We stayed in hospital for 6 days, which included Christmas Day which was heart wrenching as it was our first Christmas in our new house and our baby girl was at home without her Mummy on Christmas morning.

We came home Boxing Day night once James had finally managed a bottle feed and had his tube removed!

It hit Darren hard the first day he was told James had Down Syndrome and he came home and cried.

For me, it was a case of carrying on being James’ Mummy. He was a baby who needed me. However as the months went on and all my other baby friends’ children hit their milestones, it started to sink in that James had Down Syndrome and what this meant for him. It hit me hard around 6 months – I went onto antidepressants and was at an all time low.

However with time and support, I got better and excited that James is just an absolute superstar!

He is 15 now and has proved to me he can do anything he wants to in life!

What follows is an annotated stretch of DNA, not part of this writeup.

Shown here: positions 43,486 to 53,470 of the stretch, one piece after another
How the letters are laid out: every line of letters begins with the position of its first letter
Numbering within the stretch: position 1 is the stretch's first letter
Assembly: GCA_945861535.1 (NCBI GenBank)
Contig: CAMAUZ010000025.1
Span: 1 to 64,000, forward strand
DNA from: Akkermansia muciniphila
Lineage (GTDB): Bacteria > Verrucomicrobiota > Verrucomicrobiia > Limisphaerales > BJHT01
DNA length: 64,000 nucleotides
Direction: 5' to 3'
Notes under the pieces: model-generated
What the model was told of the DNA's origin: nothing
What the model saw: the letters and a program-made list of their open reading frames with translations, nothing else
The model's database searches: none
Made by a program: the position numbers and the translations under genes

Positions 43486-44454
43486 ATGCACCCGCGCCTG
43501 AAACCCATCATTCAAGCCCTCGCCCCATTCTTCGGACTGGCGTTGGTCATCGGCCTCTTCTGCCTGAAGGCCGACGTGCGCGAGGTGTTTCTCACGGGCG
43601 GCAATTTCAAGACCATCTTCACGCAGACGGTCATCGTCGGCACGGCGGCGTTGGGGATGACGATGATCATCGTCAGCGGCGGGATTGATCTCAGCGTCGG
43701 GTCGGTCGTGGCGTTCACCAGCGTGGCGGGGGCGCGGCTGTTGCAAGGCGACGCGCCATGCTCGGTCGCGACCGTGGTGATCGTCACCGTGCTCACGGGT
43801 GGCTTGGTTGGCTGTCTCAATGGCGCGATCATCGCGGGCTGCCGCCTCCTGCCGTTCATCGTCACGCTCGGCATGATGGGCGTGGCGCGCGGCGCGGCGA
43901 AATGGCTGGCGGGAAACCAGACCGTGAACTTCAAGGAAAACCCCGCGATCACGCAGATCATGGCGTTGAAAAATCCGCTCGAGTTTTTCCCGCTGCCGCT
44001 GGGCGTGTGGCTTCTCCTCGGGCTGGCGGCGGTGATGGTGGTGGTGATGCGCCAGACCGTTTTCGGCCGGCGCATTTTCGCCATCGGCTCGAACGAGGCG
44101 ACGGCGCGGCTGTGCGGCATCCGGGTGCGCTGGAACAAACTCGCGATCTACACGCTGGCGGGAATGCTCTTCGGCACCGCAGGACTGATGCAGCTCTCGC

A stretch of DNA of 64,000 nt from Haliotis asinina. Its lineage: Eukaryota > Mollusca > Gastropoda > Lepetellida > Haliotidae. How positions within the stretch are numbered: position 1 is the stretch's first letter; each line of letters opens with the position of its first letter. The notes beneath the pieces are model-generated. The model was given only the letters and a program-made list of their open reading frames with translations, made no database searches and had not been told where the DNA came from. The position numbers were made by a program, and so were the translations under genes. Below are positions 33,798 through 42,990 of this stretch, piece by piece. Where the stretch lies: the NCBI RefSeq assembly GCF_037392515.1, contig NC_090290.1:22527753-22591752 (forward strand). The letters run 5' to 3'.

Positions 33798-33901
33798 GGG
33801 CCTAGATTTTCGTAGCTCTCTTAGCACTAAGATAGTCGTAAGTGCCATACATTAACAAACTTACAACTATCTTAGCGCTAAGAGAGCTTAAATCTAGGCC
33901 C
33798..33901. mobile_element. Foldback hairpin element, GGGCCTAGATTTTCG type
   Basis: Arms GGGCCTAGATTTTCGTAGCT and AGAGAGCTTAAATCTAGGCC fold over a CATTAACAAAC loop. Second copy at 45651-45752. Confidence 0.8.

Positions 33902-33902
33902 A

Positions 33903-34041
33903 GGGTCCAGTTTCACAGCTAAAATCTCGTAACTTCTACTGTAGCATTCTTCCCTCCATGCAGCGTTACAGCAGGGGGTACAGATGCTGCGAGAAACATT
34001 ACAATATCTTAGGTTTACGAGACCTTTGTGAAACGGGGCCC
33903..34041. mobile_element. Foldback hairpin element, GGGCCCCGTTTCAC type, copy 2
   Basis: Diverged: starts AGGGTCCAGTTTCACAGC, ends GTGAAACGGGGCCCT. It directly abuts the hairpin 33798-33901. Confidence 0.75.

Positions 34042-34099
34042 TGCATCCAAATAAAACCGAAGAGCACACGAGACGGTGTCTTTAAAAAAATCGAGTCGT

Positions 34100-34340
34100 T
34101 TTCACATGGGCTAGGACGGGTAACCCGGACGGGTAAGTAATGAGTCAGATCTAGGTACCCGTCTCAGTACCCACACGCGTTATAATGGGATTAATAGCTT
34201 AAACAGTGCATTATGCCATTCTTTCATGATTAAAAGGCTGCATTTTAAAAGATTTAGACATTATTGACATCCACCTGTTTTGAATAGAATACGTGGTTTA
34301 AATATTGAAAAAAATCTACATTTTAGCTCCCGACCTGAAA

If you’d like to share your story, drop us an email on [email protected] and let’s talk!

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Nawal Houghton Divorce Coach
Guest Posts

Guest Post: Is Narcissism All That Bad?

This is an exciting one for us this week, as Nawal Houghton from Your Divorce Coach has kindly written our first ever guest post on TheBreakingDad.co.uk on a subject I think many people will be interested in – particularly those who are going through separation.

If you’d like to feature as a guest blogger drop me an email.

Ah yes this word “Narcissism”, it’s everywhere isn’t it? And certainly for me as an expert at divorcing/separating from narcissists, it’s the main reason my clients come to me seeking clarity and strategy in their divorce process.